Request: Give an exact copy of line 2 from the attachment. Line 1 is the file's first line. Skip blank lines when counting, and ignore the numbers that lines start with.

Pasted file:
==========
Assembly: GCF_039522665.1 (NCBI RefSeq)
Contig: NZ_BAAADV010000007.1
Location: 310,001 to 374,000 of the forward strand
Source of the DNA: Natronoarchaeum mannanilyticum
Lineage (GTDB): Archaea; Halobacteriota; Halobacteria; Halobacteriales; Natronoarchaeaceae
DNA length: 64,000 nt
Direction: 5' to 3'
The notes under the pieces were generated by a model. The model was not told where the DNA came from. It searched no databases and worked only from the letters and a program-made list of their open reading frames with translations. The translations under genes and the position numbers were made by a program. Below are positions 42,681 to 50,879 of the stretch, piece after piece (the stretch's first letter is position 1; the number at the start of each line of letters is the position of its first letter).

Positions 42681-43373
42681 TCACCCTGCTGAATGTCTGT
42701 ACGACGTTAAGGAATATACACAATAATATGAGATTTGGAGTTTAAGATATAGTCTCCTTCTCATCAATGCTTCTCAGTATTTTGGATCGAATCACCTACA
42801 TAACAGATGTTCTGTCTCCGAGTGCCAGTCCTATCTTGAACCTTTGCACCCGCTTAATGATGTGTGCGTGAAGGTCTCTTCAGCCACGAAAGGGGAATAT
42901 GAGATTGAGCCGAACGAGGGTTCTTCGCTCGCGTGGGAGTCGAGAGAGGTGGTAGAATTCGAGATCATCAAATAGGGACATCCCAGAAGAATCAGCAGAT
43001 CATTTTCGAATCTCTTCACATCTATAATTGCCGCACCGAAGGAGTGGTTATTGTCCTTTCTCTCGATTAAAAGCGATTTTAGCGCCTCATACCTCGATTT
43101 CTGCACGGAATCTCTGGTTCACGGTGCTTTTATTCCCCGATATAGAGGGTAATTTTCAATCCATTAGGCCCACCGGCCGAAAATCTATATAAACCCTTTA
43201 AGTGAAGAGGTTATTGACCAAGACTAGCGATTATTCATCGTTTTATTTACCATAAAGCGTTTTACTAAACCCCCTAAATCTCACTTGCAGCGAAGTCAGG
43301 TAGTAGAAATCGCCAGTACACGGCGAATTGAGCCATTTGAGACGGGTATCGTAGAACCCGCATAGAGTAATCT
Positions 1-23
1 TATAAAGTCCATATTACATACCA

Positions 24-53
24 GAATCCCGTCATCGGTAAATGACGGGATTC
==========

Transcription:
Contig: NZ_BAAADV010000007.1